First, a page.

London, November 25 : Scientists from Queen Mary, University of London, say that an exciting new field of research called 'organic spintronics' has helped them improve their understanding of the inner workings of computers and mp3 players.
Dr Alan Drew from Queen Mary's Department of Physics and the University of Freiburg, Switzerland, who worked in collaboration with researchers from the Paul Scherrer Institute (PSI) in Switzerland, has for the first time measured how the magnetic polarisation is lost in a device similar to a hard drive 'read-head', which is found in every computer produced in the last decade.
Unlike most electronic components in which the electron's intrinsic electric field or charge is used to carry a signal, magnetic read-heads use the electron's intrinsic magnetic field - known as their 'spin' - to carry information.
Spin-valves are made up of at least three layers, two magnetic layers separated by a non-magnetic layer.
Dr. Drew revealed that he and his colleagues wanted to see how spins travel across the middle of the three layers, as any such information could help improve future generations of data storage.
He believes that the findings of his team may contribute significantly to the understanding of spintronic devices, and will allow new concepts to develop and aid in the discovery of novel devices and applications.
"Spintronics promise low-power circuits, possibly at the quantum level, and the possibility of combining communication, memory and logic on the same chip. The efficient transfer of spin in these devices remains one of the most difficult challenges facing physicists. One way of improving the efficiency of these devices could be to change the materials they are made from, but currently we are unable to predict what effects the different materials will have," Nature Materials quoted him as saying.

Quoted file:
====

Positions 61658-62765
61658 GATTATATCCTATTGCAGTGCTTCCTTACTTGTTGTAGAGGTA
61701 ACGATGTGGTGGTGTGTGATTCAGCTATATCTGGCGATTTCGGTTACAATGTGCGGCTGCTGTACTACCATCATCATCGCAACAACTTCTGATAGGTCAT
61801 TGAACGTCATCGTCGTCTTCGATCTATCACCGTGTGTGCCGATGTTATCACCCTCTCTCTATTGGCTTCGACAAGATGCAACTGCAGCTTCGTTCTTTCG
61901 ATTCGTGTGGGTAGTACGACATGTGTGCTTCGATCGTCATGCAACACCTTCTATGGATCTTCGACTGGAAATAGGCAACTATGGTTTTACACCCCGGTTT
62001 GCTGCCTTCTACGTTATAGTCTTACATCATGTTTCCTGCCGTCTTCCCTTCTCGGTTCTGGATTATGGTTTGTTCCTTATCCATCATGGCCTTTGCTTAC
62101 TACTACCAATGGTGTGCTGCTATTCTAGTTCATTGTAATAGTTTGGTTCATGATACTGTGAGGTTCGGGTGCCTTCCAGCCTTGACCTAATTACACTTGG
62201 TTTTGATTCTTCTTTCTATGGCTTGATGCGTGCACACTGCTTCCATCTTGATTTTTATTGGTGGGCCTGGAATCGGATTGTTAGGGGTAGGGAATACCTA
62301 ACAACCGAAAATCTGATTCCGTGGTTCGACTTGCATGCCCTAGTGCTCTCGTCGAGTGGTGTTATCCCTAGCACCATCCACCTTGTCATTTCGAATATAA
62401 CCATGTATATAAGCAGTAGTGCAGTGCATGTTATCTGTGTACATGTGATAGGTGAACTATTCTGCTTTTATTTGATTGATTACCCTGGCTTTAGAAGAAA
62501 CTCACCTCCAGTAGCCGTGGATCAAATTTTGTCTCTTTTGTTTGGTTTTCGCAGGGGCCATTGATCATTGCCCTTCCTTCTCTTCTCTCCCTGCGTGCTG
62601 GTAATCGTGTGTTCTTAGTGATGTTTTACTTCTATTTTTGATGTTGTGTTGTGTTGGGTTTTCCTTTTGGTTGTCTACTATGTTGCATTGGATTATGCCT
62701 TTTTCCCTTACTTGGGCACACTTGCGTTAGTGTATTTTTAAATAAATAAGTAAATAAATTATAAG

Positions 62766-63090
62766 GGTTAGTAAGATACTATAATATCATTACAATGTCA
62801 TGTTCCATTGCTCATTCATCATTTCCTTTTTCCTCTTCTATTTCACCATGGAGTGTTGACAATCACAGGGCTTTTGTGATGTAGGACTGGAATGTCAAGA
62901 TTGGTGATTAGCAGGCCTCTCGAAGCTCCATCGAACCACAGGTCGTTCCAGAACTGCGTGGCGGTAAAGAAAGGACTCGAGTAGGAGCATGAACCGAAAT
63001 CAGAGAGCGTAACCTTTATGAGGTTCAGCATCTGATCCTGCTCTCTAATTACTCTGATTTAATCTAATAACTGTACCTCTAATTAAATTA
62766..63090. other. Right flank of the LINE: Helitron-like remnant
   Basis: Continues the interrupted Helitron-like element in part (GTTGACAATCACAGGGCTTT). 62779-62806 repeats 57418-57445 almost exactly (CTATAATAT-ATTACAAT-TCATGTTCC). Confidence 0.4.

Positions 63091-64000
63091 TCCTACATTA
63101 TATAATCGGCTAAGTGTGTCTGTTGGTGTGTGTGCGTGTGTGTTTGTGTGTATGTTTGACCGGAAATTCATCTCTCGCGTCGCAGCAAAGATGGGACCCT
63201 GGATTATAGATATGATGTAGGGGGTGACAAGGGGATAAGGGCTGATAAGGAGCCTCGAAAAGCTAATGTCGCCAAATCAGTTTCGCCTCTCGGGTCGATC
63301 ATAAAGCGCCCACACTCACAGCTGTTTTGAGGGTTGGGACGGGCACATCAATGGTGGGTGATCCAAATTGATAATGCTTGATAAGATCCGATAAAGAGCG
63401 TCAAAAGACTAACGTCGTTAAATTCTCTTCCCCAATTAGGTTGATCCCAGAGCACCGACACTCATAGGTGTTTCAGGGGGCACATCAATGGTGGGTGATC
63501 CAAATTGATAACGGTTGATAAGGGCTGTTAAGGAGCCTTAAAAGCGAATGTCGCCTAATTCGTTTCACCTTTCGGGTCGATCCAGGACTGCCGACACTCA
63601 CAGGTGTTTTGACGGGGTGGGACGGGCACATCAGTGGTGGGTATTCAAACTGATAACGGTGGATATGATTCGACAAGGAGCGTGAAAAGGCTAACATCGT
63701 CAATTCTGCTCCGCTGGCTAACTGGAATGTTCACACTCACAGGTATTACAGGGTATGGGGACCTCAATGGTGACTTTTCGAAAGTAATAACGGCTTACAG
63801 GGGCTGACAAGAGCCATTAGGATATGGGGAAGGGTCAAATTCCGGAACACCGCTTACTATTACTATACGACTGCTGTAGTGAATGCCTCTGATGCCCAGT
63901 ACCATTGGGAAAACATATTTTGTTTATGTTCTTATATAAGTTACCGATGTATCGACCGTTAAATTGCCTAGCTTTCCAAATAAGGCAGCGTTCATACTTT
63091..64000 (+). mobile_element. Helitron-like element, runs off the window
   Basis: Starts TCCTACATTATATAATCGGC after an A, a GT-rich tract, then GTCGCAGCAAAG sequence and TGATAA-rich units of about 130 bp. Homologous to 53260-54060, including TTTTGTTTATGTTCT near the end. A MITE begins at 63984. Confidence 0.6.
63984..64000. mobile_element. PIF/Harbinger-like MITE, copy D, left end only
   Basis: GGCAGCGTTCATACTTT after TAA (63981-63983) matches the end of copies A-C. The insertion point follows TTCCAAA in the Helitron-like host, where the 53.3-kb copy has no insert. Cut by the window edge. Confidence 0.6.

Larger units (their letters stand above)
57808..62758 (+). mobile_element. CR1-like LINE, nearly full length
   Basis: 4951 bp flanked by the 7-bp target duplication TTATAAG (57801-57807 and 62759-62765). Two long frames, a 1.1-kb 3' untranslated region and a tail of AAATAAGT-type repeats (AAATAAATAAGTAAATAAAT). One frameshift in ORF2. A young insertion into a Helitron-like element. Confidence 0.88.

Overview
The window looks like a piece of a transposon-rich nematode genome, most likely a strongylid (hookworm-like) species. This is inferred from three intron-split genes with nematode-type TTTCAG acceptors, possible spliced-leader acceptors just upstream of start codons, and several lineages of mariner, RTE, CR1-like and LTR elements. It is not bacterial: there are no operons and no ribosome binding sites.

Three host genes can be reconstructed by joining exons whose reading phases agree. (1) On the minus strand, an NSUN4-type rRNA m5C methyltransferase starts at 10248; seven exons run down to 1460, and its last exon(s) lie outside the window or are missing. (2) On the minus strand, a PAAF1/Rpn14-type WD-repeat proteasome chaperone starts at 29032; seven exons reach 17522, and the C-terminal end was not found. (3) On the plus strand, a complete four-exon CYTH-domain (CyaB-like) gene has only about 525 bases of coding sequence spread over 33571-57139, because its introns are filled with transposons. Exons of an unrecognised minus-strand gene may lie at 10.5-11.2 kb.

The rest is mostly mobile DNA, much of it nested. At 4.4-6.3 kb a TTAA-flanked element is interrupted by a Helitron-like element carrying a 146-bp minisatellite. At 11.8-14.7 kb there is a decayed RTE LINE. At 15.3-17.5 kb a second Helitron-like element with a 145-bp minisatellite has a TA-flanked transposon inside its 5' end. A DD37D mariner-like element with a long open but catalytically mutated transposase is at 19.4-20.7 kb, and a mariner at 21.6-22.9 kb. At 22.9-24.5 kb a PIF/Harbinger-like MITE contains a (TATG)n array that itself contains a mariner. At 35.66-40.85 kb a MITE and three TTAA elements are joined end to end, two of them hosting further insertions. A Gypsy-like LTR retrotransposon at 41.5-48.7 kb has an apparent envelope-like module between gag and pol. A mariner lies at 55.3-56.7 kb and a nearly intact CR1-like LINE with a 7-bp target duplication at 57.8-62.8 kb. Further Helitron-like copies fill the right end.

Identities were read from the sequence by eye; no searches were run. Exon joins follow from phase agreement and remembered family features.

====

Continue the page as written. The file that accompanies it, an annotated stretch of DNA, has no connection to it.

What makes this research even more interesting is the fact that it involved the use of a new combination of materials to make the device.
Dr. Drew says: "When devices are made from organic materials, which have low manufacturing costs and are very flexible, the magnetic information can be preserved for extremely long times - over a million times longer than many materials used in today's technology. These new materials have the potential to create an entirely new generation of spin-enabled devices."
In their study report, the researchers describe how their team used muons, elementary particles that act like tiny magnets, to measure the magnetic field within the device.
Dr. Morenzoni, from PSI, says: "The muons have a high energy and must be slowed down before they can be used in the experiment and the equipment we used to do this is unique - PSI is the only source of 'slow' muons in the world, and the only equipment that can measure depth resolved magnetism."
The researchers think that further studies may, in the long run, help understand the fundamental operation of spintronics and hard drive read-heads, something that can be helpful in optimising the heads and improving computer storage.